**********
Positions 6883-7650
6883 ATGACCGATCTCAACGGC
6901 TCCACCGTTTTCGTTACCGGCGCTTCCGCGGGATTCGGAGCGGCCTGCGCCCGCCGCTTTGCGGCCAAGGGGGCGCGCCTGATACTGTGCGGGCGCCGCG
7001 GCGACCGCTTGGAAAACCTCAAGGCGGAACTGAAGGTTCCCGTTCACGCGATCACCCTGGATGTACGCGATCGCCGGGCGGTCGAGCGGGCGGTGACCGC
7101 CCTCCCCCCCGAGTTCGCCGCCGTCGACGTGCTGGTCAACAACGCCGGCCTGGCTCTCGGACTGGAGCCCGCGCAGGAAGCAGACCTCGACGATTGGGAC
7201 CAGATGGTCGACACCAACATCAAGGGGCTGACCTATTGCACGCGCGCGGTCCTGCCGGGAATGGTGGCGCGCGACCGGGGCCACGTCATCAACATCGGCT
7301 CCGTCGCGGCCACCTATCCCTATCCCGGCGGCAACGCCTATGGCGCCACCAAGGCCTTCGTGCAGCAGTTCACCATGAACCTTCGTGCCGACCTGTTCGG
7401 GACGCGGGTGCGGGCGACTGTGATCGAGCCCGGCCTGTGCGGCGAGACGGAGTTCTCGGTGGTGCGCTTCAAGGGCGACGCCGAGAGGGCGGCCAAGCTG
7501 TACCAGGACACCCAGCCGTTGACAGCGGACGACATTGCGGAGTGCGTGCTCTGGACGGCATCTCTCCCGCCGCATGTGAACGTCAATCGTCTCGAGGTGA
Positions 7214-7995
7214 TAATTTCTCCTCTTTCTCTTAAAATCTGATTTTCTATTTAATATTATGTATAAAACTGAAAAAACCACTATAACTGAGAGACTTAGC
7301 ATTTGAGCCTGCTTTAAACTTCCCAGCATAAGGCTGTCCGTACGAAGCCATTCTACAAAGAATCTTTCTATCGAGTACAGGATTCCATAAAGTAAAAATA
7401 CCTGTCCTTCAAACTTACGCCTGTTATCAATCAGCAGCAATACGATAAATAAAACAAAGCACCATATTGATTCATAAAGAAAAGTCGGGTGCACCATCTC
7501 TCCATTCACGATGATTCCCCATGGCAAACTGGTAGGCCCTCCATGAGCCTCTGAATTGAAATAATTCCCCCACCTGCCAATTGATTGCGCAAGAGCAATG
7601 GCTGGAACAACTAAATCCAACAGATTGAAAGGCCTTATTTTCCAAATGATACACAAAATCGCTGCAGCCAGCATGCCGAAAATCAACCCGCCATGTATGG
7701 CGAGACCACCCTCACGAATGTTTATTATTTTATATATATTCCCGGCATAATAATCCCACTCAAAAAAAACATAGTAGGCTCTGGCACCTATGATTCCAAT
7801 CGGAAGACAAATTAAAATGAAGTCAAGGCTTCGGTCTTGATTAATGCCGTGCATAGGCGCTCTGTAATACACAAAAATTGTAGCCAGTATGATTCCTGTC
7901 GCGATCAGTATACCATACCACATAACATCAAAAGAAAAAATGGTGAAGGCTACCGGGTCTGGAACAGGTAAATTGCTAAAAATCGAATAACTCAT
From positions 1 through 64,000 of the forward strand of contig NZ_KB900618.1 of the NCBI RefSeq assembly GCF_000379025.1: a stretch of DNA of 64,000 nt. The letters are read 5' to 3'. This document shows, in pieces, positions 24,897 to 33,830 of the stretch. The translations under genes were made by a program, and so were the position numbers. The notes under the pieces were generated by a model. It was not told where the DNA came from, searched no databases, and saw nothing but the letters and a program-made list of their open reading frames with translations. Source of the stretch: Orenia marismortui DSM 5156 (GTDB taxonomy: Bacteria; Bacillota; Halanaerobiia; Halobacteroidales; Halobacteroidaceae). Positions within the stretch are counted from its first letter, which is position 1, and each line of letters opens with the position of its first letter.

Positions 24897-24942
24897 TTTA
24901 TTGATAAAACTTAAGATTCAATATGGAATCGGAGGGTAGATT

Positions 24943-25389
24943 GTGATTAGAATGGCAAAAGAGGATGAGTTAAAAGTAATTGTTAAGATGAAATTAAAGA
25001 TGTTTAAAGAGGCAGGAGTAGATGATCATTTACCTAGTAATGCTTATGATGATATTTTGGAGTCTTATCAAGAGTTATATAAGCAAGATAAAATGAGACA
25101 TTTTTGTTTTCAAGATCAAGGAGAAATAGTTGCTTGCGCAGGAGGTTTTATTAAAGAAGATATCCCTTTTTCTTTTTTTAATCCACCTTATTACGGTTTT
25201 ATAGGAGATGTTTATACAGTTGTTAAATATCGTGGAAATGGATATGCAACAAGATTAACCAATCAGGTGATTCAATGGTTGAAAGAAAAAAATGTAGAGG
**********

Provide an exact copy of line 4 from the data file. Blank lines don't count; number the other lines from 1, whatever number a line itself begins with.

7001 GCGACCGCTTGGAAAACCTCAAGGCGGAACTGAAGGTTCCCGTTCACGCGATCACCCTGGATGTACGCGATCGCCGGGCGGTCGAGCGGGCGGTGACCGC